2 Windows 2008 server with Smartcenter, SmartView Monitor and SmartView Tracker installed on it. It is a bit limitated because is a trial but it is ok to know how to create rules, policiesa and so on.
3 Solaris VM
That’s all. I didn’t touch so much the Solaris machine but I think that there is enought time during this coming year.
Just tell you that Checkpoint are the most important firewalls currently in the security environment.
As I told before, I am happy with my new job.
I paid £29.99 (40% off) 🙂
This is the last book acquired by me. I recomend this book 100%. If you want to understand in deep about TCP/IP, this is a good book. I do not know another ones but this one explains in a good manner all this matter. I do not recommend to beginners. A minimum background in networking is recommended to get some benefit reading this book.
The author is W. Richard Stevens, one of the most famous writers in networking topics. Books written by him:
1990 – UNIX Network Programming – ISBN 0-13-949876-1
1992 – Advanced Programming in the UNIX Environment – ISBN 0-201-56317-7
1994 – TCP/IP Illustrated, Volume 1: The Protocols – ISBN 0-201-63346-9
1995 – TCP/IP Illustrated, Volume 2: The Implementation (with Gary R. Wright) – ISBN 0-201-63354-X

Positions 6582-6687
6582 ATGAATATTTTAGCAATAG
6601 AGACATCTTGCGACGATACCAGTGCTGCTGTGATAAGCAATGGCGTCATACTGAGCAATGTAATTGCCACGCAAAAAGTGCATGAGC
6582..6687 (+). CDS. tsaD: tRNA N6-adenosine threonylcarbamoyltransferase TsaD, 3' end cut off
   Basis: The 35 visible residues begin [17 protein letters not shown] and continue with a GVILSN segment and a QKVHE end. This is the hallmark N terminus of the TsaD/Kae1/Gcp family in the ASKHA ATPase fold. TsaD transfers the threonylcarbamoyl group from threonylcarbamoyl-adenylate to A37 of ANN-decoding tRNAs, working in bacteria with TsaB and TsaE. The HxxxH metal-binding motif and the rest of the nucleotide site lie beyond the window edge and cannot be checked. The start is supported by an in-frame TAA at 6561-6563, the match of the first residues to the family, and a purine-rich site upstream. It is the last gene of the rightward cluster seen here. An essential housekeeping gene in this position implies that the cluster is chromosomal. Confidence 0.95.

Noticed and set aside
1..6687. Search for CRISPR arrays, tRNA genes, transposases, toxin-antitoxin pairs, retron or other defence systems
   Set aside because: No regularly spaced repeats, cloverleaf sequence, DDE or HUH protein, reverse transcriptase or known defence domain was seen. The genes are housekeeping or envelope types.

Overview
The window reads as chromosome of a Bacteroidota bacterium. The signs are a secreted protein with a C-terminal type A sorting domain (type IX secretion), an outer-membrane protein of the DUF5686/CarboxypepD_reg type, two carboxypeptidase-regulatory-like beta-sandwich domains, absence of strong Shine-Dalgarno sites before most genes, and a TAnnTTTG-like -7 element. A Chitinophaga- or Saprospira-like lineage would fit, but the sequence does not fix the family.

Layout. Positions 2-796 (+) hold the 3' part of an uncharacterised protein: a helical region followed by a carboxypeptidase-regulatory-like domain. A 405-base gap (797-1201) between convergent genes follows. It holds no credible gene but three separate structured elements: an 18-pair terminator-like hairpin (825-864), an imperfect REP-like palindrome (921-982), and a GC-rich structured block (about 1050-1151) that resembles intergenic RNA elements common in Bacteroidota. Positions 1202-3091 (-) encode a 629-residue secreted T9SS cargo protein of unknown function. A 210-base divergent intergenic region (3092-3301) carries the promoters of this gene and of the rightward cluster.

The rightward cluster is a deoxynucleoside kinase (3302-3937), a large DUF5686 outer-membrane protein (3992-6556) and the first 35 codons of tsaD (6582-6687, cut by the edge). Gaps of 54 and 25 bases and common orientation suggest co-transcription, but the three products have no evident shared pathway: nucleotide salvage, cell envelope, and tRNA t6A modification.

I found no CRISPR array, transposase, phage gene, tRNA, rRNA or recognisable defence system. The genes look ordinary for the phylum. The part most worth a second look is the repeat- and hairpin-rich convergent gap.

1996 – TCP/IP Illustrated, Volume 3: TCP for Transactions, HTTP, NNTP, and the UNIX Domain Protocols – ISBN 0-201-63495-3
1998 – UNIX Network Programming, Volume 1, Second Edition: Networking APIs: Sockets and XTI – ISBN 0-13-490012-X
1999 – UNIX Network Programming, Volume 2, Second Edition: Interprocess Communications – ISBN 0-13-081081-9
2003 – UNIX Network Programming Volume 1, Third Edition: The Sockets Networking API – ISBN 0-13-141155-1 (with Bill Fenner, and Andrew M. Rudoff)
2005 – Advanced Programming in the UNIX Environment, Second Edition – ISBN 0-32-152594-9 (with Stephen A. Rago)
One of the best pen-test, forensic and in general security tool is Back Track.
February 5, 2006 ——- BackTrack v.1.0 Beta
May 26, 2006 ———— The BackTrack project released its first non-beta version (1.0).
October 13, 2006 ——- BackTrack 2 first public beta released.
November 19, 2006 —- BackTrack 2 second public beta released.
March 6, 2007 ———— BackTrack 2 final released.
December 17, 2007 —- BackTrack 3 first beta release.
June 19, 2008 ———— BackTrack 3 final released.
February 11, 2009 —— BackTrack 4 first beta release. (It’s now based on Debian)
June 19, 2009 ———— BackTrack 4 pre-final release. 
January 9, 2010 ———- BackTrack 4 final release.
May 8, 2010 ————— BackTrack 4 R1 release
November 22, 2010 —- BackTrack 4 R2 release
My first contact with this tool was in 2007 just because I was testing(I love test new soft,hard…;) ) different security tools. I remember that first problem that I got was with the wifi card. My wireless chip was not supported in version 2. Thanks to the new version was almost ready… I could play with my laptop 😉 . It was useful in that moment.